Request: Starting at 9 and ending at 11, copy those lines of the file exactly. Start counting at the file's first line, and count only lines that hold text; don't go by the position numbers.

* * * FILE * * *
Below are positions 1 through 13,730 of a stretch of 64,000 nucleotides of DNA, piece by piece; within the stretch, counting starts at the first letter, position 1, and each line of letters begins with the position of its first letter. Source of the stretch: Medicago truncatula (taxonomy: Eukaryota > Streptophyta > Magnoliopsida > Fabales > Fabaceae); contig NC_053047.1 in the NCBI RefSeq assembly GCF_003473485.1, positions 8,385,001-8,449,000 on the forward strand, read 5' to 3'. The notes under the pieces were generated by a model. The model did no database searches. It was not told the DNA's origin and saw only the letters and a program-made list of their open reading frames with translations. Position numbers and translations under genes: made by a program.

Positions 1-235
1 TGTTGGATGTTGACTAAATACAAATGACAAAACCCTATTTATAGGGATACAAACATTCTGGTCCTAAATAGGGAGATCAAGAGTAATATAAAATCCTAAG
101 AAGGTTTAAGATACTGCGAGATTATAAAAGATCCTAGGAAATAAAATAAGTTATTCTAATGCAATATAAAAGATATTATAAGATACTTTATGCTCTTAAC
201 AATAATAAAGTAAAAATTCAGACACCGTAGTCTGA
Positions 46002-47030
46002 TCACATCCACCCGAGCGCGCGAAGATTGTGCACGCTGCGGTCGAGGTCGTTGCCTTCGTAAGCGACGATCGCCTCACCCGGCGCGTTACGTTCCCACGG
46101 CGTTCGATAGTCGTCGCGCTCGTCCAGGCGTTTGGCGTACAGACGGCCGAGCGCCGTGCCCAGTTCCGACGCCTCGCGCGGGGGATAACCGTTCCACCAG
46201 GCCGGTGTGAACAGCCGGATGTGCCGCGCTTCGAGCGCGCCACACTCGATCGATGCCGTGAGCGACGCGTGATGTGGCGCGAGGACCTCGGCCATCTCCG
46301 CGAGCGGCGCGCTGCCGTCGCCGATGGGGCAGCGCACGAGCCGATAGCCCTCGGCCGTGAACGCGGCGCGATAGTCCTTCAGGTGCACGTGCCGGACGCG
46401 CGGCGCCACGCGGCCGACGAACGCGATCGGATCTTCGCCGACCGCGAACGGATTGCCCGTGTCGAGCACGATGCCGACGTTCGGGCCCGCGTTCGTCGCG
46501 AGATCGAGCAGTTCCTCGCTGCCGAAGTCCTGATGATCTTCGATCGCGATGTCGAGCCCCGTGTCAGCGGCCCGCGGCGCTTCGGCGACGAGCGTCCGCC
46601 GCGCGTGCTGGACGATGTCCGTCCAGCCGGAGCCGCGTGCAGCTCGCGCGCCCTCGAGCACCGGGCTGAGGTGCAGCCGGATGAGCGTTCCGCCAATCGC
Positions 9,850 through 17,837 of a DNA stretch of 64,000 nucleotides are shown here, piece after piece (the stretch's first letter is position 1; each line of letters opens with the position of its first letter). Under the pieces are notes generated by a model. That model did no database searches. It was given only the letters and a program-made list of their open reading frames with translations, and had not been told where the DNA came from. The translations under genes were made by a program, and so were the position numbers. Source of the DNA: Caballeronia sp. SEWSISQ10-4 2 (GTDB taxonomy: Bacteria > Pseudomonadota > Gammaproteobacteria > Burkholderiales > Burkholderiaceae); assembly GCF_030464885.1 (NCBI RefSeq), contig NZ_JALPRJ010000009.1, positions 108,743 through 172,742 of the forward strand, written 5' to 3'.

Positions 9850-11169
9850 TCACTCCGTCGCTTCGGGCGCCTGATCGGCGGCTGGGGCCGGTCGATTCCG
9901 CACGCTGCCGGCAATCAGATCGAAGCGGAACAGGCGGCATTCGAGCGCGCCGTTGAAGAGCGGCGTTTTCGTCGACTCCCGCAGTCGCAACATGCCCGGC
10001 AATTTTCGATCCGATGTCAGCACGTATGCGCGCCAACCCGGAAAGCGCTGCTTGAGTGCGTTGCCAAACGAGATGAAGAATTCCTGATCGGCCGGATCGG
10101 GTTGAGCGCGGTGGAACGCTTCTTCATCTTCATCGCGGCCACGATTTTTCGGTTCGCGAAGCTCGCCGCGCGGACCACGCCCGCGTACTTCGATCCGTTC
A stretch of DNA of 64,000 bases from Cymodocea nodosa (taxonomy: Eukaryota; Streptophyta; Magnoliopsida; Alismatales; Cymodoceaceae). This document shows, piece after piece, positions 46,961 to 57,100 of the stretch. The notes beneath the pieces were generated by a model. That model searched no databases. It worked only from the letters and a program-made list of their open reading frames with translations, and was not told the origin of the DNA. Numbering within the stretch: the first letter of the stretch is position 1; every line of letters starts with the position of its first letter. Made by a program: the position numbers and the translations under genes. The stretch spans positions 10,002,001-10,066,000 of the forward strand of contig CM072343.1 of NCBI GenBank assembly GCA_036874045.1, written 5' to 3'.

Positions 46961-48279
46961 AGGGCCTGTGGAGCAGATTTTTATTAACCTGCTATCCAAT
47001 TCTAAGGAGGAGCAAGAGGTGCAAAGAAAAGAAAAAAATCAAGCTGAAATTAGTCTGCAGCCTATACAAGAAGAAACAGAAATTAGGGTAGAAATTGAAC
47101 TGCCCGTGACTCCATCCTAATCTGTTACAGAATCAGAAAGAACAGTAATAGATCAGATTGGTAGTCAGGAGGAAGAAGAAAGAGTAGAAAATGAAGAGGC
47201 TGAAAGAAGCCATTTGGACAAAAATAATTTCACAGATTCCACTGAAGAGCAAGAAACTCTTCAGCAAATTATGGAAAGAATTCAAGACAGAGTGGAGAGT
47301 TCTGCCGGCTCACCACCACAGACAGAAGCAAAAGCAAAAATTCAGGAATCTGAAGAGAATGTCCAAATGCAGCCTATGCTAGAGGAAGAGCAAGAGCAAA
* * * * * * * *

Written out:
46201 GCCGGTGTGAACAGCCGGATGTGCCGCGCTTCGAGCGCGCCACACTCGATCGATGCCGTGAGCGACGCGTGATGTGGCGCGAGGACCTCGGCCATCTCCG
46301 CGAGCGGCGCGCTGCCGTCGCCGATGGGGCAGCGCACGAGCCGATAGCCCTCGGCCGTGAACGCGGCGCGATAGTCCTTCAGGTGCACGTGCCGGACGCG
46401 CGGCGCCACGCGGCCGACGAACGCGATCGGATCTTCGCCGACCGCGAACGGATTGCCCGTGTCGAGCACGATGCCGACGTTCGGGCCCGCGTTCGTCGCG